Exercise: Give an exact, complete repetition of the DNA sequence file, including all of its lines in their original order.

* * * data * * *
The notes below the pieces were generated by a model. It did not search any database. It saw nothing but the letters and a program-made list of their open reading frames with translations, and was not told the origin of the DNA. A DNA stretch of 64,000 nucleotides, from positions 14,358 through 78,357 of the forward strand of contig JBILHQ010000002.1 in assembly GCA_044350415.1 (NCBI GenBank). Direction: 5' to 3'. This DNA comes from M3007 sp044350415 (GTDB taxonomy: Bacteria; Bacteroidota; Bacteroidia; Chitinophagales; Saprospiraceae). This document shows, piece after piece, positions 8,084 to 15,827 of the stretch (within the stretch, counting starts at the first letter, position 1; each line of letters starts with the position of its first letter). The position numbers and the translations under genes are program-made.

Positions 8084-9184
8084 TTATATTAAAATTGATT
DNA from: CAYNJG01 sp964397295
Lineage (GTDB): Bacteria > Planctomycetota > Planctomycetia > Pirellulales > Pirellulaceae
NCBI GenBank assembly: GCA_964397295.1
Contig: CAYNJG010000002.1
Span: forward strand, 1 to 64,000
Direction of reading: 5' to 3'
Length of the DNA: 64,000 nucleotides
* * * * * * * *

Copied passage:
The notes below the pieces were generated by a model. It did not search any database. It saw nothing but the letters and a program-made list of their open reading frames with translations, and was not told the origin of the DNA. A DNA stretch of 64,000 nucleotides, from positions 14,358 through 78,357 of the forward strand of contig JBILHQ010000002.1 in assembly GCA_044350415.1 (NCBI GenBank). Direction: 5' to 3'. This DNA comes from M3007 sp044350415 (GTDB taxonomy: Bacteria; Bacteroidota; Bacteroidia; Chitinophagales; Saprospiraceae). This document shows, piece after piece, positions 8,084 to 15,827 of the stretch (within the stretch, counting starts at the first letter, position 1; each line of letters starts with the position of its first letter). The position numbers and the translations under genes are program-made.

Positions 8084-9184
8084 TTATATTAAAATTGATT
DNA from: CAYNJG01 sp964397295
Lineage (GTDB): Bacteria > Planctomycetota > Planctomycetia > Pirellulales > Pirellulaceae
NCBI GenBank assembly: GCA_964397295.1
Contig: CAYNJG010000002.1
Span: forward strand, 1 to 64,000
Direction of reading: 5' to 3'
Length of the DNA: 64,000 nucleotides